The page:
Roland McCormack, the lender’s mortgage distribution director, explained that since March 2009, it is estimated that there have been over two million new homeowners in Britain.
“Apart from being the proud owner of a property; what these people have in common is that they have never experienced a Bank of England base rate rise before.”
One of the most common questions TSB mortgage advisers get asked is around what will happen when interest rates inevitably increase, he added.
The bank’s own research found that one in five British homeowners have ‘no idea’ how a base rate rise could affect them, whilst it is estimated to affect nearly three quarters of homeowners.
“That’s worrying news for more than half of the home-owning population (56 per cent) who say they are already struggling with household bills,” explained Mr McCormack.
“As a lender, we have a responsibility and a desire to make sure consumers understand their options and are not put under any unnecessary pressure if the base rate increases. But that responsibility extends to everybody involved in the house-buying process, including brokers.”
He went on to say that while brokers are trained and regulated to ensure their clients understand their mortgage - whether it’s fixed, tracker, standard variable rate or other - “how can we be sure customers really do know how a base rate rise might affect them?”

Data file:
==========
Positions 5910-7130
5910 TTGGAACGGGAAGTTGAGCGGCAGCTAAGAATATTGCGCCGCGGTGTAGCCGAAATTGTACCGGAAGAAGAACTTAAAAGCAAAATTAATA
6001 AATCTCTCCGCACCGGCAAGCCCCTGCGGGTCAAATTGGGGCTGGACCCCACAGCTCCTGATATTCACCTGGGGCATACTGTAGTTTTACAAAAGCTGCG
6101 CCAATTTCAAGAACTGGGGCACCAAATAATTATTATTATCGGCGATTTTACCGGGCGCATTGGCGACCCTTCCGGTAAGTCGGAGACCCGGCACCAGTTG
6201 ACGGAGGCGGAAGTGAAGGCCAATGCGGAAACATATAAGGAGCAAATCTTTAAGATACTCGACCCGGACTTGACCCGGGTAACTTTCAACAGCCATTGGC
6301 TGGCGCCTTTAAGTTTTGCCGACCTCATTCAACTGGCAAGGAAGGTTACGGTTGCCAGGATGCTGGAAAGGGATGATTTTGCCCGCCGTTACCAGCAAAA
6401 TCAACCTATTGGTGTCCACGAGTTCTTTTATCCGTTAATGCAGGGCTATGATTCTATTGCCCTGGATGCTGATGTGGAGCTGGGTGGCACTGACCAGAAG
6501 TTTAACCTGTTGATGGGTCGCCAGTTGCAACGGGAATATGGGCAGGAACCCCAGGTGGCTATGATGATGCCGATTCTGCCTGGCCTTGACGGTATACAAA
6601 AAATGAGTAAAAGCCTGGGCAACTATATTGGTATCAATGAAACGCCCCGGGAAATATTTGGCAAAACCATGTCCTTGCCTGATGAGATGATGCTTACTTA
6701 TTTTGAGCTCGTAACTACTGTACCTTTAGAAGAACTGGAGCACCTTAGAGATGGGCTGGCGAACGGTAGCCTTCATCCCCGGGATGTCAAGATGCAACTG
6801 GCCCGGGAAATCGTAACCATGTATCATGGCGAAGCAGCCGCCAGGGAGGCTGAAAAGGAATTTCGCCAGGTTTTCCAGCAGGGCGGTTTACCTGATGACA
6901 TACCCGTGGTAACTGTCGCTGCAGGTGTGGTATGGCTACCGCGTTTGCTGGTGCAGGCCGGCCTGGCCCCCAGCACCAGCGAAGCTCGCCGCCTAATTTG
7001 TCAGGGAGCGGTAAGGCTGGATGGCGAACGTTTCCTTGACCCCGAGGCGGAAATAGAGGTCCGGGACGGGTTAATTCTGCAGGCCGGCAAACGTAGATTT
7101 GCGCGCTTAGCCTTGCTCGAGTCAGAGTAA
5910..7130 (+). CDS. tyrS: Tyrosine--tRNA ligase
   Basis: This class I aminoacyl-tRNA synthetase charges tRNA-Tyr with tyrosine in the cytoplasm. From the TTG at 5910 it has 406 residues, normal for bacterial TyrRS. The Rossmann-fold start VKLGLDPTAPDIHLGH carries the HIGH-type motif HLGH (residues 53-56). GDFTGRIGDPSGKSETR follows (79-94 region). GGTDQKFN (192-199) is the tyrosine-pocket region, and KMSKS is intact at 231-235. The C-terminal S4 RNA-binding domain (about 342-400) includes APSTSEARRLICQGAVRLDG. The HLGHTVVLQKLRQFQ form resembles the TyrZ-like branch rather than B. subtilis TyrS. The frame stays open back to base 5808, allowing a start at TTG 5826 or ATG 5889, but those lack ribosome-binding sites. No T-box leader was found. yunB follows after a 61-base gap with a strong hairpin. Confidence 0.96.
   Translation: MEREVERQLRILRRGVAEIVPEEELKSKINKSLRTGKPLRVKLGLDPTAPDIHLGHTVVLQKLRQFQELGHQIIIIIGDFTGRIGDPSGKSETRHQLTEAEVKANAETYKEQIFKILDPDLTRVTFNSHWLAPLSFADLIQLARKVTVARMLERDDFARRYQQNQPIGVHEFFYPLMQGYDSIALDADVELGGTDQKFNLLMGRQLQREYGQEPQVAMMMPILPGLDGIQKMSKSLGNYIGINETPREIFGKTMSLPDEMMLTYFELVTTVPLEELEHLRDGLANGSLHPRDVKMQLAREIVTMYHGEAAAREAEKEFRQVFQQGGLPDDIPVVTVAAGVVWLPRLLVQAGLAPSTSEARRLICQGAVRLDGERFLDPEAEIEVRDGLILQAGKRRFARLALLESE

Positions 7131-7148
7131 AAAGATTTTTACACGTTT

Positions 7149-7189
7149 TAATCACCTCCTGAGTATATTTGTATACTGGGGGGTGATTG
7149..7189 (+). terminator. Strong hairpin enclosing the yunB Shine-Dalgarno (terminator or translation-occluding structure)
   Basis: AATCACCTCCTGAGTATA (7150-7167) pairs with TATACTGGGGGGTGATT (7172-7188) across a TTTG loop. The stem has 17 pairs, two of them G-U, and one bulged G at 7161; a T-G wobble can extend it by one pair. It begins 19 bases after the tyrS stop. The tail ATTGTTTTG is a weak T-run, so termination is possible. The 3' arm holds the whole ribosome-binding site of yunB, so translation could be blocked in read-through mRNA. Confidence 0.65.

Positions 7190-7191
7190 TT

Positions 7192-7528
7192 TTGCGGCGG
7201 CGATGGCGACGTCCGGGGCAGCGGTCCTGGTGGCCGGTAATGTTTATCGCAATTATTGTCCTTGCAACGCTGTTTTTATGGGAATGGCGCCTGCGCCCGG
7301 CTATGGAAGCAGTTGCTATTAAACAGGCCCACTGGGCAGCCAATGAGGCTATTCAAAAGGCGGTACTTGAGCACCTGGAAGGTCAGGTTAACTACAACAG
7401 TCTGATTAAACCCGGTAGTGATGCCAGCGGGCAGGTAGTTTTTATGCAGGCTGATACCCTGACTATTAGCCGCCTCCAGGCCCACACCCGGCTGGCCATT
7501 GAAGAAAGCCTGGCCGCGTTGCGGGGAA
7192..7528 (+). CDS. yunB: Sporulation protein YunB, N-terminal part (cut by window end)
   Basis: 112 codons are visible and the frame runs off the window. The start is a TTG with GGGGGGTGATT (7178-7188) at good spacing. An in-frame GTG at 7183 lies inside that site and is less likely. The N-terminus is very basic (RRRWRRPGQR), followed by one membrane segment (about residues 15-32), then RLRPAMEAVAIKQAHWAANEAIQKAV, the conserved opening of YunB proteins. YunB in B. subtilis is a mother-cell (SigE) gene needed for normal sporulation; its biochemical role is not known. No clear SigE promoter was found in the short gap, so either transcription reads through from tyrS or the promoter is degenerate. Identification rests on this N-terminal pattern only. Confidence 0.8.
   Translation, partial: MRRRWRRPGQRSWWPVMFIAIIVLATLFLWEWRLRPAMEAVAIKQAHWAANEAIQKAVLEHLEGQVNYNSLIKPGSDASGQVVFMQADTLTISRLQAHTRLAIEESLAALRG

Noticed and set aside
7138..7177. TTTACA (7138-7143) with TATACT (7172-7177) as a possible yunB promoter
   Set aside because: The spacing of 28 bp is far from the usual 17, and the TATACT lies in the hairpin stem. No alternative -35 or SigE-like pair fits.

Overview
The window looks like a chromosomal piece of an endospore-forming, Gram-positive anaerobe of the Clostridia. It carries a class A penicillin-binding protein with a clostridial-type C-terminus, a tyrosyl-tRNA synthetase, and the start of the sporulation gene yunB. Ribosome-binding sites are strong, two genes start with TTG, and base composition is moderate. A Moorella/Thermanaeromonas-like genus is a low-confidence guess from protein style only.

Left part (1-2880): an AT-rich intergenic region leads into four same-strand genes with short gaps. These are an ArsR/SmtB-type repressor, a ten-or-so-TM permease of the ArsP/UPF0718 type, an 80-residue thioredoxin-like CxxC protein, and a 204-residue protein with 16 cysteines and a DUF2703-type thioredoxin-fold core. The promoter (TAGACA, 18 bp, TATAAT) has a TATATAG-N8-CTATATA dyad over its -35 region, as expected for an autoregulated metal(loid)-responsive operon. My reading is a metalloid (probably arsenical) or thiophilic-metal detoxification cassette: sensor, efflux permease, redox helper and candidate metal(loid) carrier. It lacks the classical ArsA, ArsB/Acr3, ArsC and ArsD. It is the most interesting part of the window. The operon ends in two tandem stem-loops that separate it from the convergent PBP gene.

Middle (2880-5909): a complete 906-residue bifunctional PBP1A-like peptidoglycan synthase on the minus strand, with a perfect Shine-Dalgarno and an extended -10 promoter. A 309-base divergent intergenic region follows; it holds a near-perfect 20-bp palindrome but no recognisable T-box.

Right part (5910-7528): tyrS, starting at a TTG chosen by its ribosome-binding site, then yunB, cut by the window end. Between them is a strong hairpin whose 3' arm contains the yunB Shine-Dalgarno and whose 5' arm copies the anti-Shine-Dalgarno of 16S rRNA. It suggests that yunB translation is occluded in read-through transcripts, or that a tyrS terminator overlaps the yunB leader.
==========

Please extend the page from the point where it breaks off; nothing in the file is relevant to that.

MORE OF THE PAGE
Mr McCormack conceded that brokers cannot give clients exact advice or guidance on if, or when, the base rate will increase, but they can offer some practical steps to help homeowners get ready for a rate rise.
“If a homeowner has a fixed rate mortgage, locked in for two, three, five years or longer; remind them that their fixed rate term does have an end date and to start preparing for that end date early enough so any increase in their monthly mortgage bills doesn’t come as a surprise,” he suggested.
“Similarly, it is a good idea to remind homeowners to keep other household debt under control,” stated Mr McCormack, adding that any increase in the base rate may affect customer’s finances beyond just their mortgage, including interest rates on overdrafts and credit cards.
Just last week, the Federal Reserve chair Jan Yellen took the decision to raise US interest rates by 0.25 percentage points - the first such increase in almost a decade.
Meanwhile, the Bank of England’s November inflation report trimmed growth and inflation forecasts, with governor Mark Mr Carney stating that households should prepare for rates to rise “next year”, although sterling fell in the belief that a hike had been pushed back.